Prosecutorial piling on

Our view: Hyping the sale of Dixon's furs on eBay goes further than justice demands

March 12, 2010

It's been tough to muster much sympathy for former Mayor Sheila Dixon recently, what with the revelations about her tawdry affair with a prominent developer, the gifts he gave her while she was deciding on tax breaks for his company, the embezzlement of gift cards meant for the poor, her refusal to apologize or admit wrongdoing, the pension, the city police car sitting outside her house in a blizzard, and so on. But State Prosecutor Robert Rohrbaugh may have found a way.

The man who ended Ms. Dixon's political career has taken some of the evidence from the cases he built against her and posted it on eBay, with the proceeds going to a charity Ms. Dixon supported. And he's milking it for all it's worth. The descriptions of the items prominently mention their roles in the Dixon trial, and the red evidence tags are clearly visible in the pictures posted on the site. If there's any doubt about whether buyers are attracted to the items or to the hype, note that as of Thursday morning, the bidding for the Xbox 360 Ms. Dixon bought at Best Buy was up to $860, several times what a new one would cost.

The point of the exercise, Mr. Rohrbaugh said, was to make other politicians think twice about seeking gifts. "I hope it sends the message, 'You're going to be very embarrassed,'" he said. Sheila Dixon never seemed to be one given to embarrassment, but it seems likely that having her personal business aired in court and the press, being convicted by a jury of her peers and being forced to resign in disgrace would probably have been enough to do the trick.

It's understandable that the state would have retained the Xbox and a camcorder that Ms. Dixon bought with the gift cards and that it would now seek to dispose of them. But the rationale for selling the fur coats is less clear. The legal reason for why the state is able to sell them is simple enough - Ms. Dixon agreed to surrender them as part of her plea deal. But what is the ethical reason? Although the manner in which Ms. Dixon got the coats - she bought them with a gift certificate from her one-time boyfriend, developer Ronald Lipscomb - was certainly unsavory, Mr. Rohrbaugh never contended that it was illegal. He charged her with perjury for failing to report the gifts on her ethics forms, not with obtaining them through theft, embezzlement or any other crime. Posting them on eBay as "Fur coat surrendered by Sheila Dixon" smacks of piling on.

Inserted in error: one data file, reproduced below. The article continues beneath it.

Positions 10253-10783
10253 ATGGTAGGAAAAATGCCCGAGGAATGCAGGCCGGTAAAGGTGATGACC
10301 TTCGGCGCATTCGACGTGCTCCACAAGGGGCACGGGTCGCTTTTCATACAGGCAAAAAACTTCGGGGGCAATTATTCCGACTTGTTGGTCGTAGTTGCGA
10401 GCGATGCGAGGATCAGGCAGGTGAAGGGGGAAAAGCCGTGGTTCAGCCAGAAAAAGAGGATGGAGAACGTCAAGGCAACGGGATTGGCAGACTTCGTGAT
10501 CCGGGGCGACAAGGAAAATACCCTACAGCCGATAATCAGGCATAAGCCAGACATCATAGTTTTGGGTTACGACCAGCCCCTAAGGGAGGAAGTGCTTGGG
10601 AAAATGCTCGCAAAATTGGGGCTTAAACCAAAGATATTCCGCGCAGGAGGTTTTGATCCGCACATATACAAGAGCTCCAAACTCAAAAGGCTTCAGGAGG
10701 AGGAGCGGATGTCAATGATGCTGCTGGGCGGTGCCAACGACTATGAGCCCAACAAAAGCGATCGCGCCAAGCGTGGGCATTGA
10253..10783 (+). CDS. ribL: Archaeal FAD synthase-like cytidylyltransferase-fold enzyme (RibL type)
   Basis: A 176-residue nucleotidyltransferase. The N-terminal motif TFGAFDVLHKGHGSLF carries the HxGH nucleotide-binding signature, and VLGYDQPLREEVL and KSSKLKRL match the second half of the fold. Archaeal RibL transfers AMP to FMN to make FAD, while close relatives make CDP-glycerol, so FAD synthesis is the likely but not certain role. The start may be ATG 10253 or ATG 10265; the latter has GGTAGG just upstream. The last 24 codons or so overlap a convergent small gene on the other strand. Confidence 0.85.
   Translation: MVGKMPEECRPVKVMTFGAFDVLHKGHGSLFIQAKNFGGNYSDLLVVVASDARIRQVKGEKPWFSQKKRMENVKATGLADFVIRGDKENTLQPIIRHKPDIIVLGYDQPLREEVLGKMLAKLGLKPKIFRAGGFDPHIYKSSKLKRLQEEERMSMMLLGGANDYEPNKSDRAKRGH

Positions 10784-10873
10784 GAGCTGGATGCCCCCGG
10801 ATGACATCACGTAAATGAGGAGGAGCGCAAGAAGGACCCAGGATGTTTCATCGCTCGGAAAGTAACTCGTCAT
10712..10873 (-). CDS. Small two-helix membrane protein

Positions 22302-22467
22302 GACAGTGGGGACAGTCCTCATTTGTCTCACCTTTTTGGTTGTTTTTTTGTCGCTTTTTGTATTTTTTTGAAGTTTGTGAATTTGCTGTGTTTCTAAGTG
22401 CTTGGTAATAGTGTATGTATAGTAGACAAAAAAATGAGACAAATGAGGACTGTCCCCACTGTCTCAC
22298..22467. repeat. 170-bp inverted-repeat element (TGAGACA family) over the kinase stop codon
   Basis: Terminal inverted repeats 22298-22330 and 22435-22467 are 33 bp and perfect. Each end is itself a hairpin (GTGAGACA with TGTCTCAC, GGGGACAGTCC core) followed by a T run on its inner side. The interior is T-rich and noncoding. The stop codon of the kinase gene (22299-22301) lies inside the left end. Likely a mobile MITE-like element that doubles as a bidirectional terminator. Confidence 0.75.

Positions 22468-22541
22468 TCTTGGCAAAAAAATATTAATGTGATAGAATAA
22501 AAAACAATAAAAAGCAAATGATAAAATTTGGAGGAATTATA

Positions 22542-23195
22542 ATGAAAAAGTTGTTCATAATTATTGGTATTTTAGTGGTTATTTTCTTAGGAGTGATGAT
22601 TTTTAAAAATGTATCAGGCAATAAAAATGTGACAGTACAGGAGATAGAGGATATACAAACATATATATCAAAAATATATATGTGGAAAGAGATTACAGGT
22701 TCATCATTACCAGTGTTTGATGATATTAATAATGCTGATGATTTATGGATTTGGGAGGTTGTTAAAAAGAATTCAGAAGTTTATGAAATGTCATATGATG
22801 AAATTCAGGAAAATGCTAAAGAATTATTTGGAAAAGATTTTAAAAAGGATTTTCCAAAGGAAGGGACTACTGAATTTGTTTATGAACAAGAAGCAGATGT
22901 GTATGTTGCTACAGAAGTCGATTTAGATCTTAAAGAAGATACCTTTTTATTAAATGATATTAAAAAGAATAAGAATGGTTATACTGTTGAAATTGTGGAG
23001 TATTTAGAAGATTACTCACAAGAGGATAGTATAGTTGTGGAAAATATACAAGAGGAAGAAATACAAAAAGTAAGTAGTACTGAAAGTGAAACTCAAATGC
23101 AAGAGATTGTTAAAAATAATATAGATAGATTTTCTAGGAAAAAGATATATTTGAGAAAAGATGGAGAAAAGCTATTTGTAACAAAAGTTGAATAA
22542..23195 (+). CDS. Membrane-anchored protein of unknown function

As for whether the sale serves as a warning, another detail of Ms. Dixon's plea deal is likely to have more weight in the minds of the potentially corrupt: She kept her pension, all $83,000 a year of it, for the rest of her life. Mr. Rohrbaugh has said that he didn't think that legally he could have done much to strip her of that pension, and that if he had tried it would have dragged things out for months or years. He's probably right about that. But the same logic that called for him to let the pension go for the sake of quickly restoring ethical leadership to the city also applies to his souvenir auction. Mr. Rohrbaugh has made his point that no one is above the law. Now it's time to move on.

Readers respond
You ask what is the ethical reason for surrendering her accoutrements? I ask what is the ethical reason for indenturing present and future Baltimoreans into paying a thief twice the median income for the next 20-30 years? The spectacle of it is driving prices higher and bringing in more money for this charity. Yes it comes at the expense of whatever is left of her dignity, but who do you value more, these kids that will be helped or the thief who stole from them?

Josh Dowlut

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